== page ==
Those who are new to Samsung flagships must be wondering: Is the Galaxy S10 waterproof? All models in the new lineup have an IP68 rating. So while it won't be a good idea to go deep sea diving with the Galaxy S10e, Galaxy S10 or Galaxy S10+, you absolutely don't need to worry about dropping your flagship in the pool.
Smartphones like the Galaxy S10 are waterproof subject to certain limitations, but this is far from Samsung's first lineup to have an IP rating. The Galaxy S5 arrived in 2014 with an IP67 rating, which meant it could be submerged in up to one meter of water for up to 30 minutes.
Is the Galaxy S10 waterproof?
It's imperative to understand the distinction between waterproof and water resistant first. The former would suggest that a device is completely protected against water without any caveats. That's not the case. Any device with an IP rating is actually water resistant and not waterproof in the true sense of the word.
The Galaxy S10 is indeed water resistant. Samsung's new flagships have an IP68 rating. They can be submerged in 1.5 meters of water for up to 30 minutes. The IP rating on Samsung's smartphones has evidently improved over the past few years.
The new design choices that Samsung made with the Galaxy S6 meant that an IP rating had to be sacrificed that year. However, the Galaxy S6 Active did make up for it, even though it was an AT&T exclusive in the United States. Samsung launched the Galaxy S7 the following year and it had an IP68 rating. It's the highest rating that a smartphone can get on the IP scale.
Quite a few Samsung devices have an IP68 rating. This includes all recent flagships such as the Galaxy S8/S8+, Galaxy S9/S9+, Galaxy Note 8 and the Galaxy Note 9. The Galaxy S10 is, therefore, as water resistant as any of these devices.
What the IP68 rating means
IP or Ingress Protection is a measurement that's universally accepted for different levels of dust and water resistance. When a device has an IP68 rating, this means that it can hold its own against certain levels of dust, dirt and sand. These devices can also be submerged in up to 1.5 meters of fresh water for up to 30 minutes.
However, fresh water is explicitly mentioned in the official classification for a reason. The tests for assigning ratings to a consumer device are conducted in laboratory conditions. The devices are submerged in fresh water during tests, not a swimming pool or a natural body of water that may have various contaminants.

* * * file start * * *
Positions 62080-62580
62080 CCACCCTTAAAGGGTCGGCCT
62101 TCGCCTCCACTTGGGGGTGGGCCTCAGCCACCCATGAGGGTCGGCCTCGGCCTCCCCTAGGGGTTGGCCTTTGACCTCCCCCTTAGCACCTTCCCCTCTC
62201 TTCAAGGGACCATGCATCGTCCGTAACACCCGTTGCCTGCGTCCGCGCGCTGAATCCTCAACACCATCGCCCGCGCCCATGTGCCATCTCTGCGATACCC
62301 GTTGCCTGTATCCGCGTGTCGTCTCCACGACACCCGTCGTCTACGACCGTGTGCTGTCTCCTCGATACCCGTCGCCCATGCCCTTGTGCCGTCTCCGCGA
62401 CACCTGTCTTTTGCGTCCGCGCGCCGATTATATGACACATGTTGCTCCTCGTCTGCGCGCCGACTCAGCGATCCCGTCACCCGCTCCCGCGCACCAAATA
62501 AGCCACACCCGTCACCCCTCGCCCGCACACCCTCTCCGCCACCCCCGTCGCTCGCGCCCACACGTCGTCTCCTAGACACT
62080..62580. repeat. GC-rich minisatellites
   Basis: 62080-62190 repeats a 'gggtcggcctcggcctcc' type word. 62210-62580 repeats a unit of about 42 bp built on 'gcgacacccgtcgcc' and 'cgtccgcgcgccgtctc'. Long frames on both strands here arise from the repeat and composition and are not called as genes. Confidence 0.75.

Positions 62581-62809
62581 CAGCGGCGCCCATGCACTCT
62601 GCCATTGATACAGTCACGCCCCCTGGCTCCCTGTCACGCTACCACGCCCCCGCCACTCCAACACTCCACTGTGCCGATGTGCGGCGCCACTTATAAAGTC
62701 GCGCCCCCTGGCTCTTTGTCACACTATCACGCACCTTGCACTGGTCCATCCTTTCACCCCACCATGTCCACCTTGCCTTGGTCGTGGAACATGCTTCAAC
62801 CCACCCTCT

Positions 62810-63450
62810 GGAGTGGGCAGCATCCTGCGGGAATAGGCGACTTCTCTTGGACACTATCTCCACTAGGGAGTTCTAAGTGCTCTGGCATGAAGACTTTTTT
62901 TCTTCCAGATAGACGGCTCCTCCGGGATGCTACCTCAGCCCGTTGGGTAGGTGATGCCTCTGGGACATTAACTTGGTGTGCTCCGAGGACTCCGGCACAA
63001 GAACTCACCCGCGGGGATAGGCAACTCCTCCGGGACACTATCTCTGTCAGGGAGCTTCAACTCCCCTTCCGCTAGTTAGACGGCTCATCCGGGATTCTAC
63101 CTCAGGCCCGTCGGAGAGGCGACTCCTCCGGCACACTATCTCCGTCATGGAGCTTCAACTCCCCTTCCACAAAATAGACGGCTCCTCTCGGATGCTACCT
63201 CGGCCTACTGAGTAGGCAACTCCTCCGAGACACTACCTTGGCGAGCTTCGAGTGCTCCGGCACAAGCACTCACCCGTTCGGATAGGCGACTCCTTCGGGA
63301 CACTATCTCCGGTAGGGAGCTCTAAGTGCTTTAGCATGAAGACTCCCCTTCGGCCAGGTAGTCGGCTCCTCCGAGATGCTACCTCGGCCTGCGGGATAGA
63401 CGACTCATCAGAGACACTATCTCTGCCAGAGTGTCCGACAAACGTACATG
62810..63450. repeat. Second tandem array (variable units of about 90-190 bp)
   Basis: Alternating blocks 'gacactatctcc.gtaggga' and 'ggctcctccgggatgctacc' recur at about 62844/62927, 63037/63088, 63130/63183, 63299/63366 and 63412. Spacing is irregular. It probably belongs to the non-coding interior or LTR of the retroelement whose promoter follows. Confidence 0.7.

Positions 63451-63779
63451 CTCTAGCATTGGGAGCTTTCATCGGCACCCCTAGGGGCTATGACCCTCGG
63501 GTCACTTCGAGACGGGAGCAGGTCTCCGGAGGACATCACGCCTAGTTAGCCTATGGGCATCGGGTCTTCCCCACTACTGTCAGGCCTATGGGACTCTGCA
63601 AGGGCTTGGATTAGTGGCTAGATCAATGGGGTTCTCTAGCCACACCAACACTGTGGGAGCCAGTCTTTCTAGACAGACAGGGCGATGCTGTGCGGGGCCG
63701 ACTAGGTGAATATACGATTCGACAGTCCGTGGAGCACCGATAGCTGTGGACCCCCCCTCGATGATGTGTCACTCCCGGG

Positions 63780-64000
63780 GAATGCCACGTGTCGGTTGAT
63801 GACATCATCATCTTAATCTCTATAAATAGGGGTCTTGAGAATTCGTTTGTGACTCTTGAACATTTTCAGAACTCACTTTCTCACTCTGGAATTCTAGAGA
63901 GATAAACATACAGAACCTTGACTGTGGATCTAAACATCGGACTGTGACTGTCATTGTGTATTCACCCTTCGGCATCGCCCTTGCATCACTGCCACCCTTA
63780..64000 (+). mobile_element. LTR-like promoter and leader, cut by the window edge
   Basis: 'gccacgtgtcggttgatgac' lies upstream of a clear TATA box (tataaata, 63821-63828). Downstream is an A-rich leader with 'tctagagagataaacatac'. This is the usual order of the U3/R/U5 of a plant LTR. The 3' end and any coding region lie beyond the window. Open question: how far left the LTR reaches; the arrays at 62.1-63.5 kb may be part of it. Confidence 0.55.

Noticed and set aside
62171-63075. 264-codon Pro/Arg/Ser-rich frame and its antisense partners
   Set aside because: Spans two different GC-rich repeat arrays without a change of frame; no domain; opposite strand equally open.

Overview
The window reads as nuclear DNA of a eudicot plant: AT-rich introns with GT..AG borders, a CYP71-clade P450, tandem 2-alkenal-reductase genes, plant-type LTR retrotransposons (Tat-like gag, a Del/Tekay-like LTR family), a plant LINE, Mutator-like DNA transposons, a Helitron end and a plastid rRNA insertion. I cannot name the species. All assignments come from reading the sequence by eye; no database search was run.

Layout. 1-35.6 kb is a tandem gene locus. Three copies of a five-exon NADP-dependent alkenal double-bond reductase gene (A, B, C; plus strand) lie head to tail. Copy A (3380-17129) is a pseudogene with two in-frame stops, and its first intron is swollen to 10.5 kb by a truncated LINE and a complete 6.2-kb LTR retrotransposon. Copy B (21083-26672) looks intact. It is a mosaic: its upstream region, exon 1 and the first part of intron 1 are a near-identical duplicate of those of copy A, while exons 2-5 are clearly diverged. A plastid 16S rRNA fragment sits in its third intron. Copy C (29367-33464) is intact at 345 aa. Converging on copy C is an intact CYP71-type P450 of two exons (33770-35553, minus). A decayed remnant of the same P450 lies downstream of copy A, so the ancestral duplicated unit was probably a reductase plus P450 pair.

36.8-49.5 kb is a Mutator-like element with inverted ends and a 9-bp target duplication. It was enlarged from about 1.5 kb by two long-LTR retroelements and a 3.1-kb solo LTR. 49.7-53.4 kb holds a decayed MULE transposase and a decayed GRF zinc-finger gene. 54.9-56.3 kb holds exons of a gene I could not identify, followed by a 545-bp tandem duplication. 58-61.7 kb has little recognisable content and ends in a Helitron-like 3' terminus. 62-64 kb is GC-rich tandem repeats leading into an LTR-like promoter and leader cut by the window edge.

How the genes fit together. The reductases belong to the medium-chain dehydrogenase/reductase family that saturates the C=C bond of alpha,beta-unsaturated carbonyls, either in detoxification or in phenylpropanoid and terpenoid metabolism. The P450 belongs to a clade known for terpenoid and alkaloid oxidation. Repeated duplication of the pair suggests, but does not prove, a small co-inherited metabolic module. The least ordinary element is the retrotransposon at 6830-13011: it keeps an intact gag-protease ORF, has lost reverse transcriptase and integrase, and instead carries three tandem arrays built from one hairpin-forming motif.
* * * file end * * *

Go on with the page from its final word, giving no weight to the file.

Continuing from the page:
So it would probably be best not to take your IP68 rated smartphone swimming with you into the pool. Various chemicals are used to cleanse the water in pools and they could end up damaging your device. This applies to the sea as well since seawater has a lot of salt. It's a mineral that doesn't really play well with electronics.
What the IP rating actually does is provide you with peace of mind that you won't end up destroying your expensive Galaxy S10 if you accidentally spill your beer on it. Same goes for dropping it into the pool or the ocean by accident. Just rinse it off. Having rinsed my Galaxy Note 9 under running tap water after spilling a drink on it, or taking photos outside when it was drizzling in Paris, I can safely say that this protection against the elements is certainly appreciated.
In addition to that, Samsung's smartphones also have a neat little feature. If the device gets wet moisture is automatically detected. You're shown a notification to ensure that the USB port is dry before attempting to charge it. This helps prevents any electrical damage should you plug your phone in while it has not completely dried.
In conclusion, the Galaxy S10e, Galaxy S10 and Galaxy S10+ are all water resistant with the highest IP68 rating. The detailed explanation of the IP rating should give you a better idea of the limitations of this resistance and what it allows you to do with your phone.